The Forgotten Defense of '06

the season in Game 9 to Sean Payton knowing where all the bodies were buried to just plain running out of gas, which former ESPN analyst and Pro Football Hall of Fame inductee Michael Irvin the other day seconded the notion raised by Glenn, who said, "I don't know, just didn't have our legs under us. The last half of the season, it seemed like we were tired and our legs weren't quick. Happened the two years I was here. Like everyone was dead tired." 

Glenn even knew his history. He knew the same thing happened before he got here under his guy, Bill Parcells. Why, the Cowboys went 2-3 down the stretch in all four seasons Parcells was head coach, meaning he lost 12 of his 30 games (40 percent) from Game 12 on. 

But this collapse was devastating, and enough so when coupled with the heart-wrenching playoff loss to drive Parcells into retirement, likely unable to cope with the fact he either didn't have the fix-'er-up answers to the defensive free-fall or was too stubborn to change his ways, going down with the ship. 

Listen carefully, and let's not throw these guys under the bus. This was not intended to be a Parcells bash-fest. 

"Maybe our play-calling changed a bit," Newman said. "If the offense is playing well the defense is playing well . . . we got a little conservative, and I think we got less aggressive." 

Then there is this from nose tackle Jason Ferguson, who readily points out Parcells' 3-4 style of defense "doesn't hide you - not a defense that will bail you out of stuff." He means, it's pretty basic. No tricks. Just mano a mano. 

"Why didn't we do this? Why couldn't we help ourselves?" Ferguson said. "We stayed basic, stayed in the same thing and we didn't get it done as players." 

Yeah, but, look, basic was good enough to hold Indianapolis to 14 points - matching its season low; to limit Manning to just two touchdown passes. And that was the Sunday before Thanksgiving - just two games from the defensive quake. 

Well, here is yet another theory. The Colts do what they do, and they don't change for nothing. So it's not as if they came in with some souped up game plan trying to expose the Cowboys defense's weaknesses. Their offensive mindset was the same as that of the Cowboys' defense.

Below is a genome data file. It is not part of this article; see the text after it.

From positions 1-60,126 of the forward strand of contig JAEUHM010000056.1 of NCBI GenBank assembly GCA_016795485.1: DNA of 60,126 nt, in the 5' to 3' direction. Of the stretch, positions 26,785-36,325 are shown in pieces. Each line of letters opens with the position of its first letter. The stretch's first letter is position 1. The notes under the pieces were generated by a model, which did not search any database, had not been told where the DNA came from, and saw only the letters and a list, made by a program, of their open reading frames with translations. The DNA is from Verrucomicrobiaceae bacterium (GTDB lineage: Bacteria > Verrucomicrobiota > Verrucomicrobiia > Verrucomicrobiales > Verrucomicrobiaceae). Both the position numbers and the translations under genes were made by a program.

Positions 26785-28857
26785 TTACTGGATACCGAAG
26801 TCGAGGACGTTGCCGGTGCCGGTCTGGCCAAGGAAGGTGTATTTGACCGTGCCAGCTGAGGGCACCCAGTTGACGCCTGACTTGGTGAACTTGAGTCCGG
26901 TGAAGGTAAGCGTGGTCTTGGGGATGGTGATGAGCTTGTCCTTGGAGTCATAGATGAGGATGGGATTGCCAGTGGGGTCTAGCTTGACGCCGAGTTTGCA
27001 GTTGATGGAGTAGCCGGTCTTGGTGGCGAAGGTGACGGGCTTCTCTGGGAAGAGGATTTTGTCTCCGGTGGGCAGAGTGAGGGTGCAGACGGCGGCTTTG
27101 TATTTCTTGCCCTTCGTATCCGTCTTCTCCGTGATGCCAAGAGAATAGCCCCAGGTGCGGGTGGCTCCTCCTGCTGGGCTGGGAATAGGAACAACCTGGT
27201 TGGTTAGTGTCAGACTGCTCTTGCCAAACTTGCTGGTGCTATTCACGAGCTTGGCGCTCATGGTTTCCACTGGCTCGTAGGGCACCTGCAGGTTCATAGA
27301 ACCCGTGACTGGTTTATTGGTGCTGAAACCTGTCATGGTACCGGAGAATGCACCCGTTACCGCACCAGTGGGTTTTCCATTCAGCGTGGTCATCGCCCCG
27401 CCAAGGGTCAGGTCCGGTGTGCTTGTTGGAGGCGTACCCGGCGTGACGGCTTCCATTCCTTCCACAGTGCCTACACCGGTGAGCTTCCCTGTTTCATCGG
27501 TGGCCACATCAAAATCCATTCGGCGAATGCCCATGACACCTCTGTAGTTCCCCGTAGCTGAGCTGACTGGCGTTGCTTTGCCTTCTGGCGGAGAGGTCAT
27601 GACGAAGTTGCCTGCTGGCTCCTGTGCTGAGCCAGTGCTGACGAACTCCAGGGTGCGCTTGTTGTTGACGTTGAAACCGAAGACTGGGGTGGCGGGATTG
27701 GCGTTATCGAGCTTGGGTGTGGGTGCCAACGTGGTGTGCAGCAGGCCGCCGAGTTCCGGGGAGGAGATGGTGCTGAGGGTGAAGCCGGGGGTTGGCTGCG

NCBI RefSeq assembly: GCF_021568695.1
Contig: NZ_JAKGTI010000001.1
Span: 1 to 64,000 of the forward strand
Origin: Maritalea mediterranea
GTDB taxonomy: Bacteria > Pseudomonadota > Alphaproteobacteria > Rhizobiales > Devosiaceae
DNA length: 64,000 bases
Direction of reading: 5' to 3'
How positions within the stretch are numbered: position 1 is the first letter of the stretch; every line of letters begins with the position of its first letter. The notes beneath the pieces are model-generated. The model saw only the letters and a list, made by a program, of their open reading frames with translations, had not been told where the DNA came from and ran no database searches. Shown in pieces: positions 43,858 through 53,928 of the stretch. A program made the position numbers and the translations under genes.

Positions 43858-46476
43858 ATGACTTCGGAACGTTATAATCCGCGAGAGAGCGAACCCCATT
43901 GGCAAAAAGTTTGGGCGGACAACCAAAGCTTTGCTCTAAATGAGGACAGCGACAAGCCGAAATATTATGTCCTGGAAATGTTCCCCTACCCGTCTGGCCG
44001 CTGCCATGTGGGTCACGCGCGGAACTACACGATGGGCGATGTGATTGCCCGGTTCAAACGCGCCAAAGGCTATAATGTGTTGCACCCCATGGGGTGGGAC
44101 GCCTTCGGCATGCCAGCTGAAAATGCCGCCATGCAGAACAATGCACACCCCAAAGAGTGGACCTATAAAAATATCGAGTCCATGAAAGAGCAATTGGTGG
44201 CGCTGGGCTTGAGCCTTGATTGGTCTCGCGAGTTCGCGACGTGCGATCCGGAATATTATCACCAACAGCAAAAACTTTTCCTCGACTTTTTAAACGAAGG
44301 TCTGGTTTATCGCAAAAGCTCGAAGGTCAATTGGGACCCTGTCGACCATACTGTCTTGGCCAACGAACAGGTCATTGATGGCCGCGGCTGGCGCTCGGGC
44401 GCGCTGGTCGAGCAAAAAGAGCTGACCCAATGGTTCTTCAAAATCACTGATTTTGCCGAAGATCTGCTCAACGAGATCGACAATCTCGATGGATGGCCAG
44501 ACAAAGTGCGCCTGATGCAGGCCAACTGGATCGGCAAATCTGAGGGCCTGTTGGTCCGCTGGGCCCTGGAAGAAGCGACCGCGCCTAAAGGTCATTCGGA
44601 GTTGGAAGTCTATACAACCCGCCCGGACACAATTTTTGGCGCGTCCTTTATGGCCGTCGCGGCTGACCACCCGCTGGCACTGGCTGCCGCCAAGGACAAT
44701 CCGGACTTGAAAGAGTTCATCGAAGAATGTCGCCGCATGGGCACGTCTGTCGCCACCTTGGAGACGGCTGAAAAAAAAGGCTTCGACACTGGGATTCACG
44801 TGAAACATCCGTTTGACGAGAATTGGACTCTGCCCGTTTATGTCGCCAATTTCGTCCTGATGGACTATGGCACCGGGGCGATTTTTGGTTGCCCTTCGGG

Yeah, well, leave it to Sean Payton to prove vanilla should not be the flavor of choice 16 consecutive games. See, he knew - and give some credit for that to Gary Gibbs, the one-time Cowboys linebackers coach now the Saints' defensive coordinator - the Cowboys would be in the exact same defense, utilizing the same probability of calls no matter that would be Drew Brees, Deuce McAllister and Reggie Bush out there or not. 

Said one keen observer, "The defense's tendencies and formations never really changed." That plays into a smart quarterbacks hands, because if he knows what you're going to be in the majority of the time, he knows exactly what's going to work and what isn't as he approaches the line of scrimmage. Easy pickin's. 

"The big breaking point was Sean Payton," Newman said. "He knew what we do. He knew what we were in." 

Payton also knew that without Greg Ellis mounting a rush from the other side, the Cowboys basically were a one-side pressure team. Ware's side. He also knew the Cowboys' safeties would conservatively play a Cover 2 most of the time. That meant if he got Bush in space to the outside - or hell, even some fullback named Mike Karney - he would cause a dilemma for Ware on his side: Either pick up the guy in the flat or rush the passer. 

If he picked up the guy in the flat, chances are Brees would have the time of day in the pocket because no one else was mounting much of a pass rush. If Ware rushed and the corners were running with the wideouts, their backs to the line of scrimmage, there would be no one capable of covering that receiver, whoever it happened to be, in the flat. That's a lot to ask of an inside linebacker in the 3-4. 

"Forced Ware into too many decisions to rush or drop with formations and plays," Glenn says.  

Plus, as Ferguson said, "Sean knew it, and once he exposed us, everybody went down the same road. They knew we would be solid on the run, so they starting running more play-action passes because we wanted to play run so

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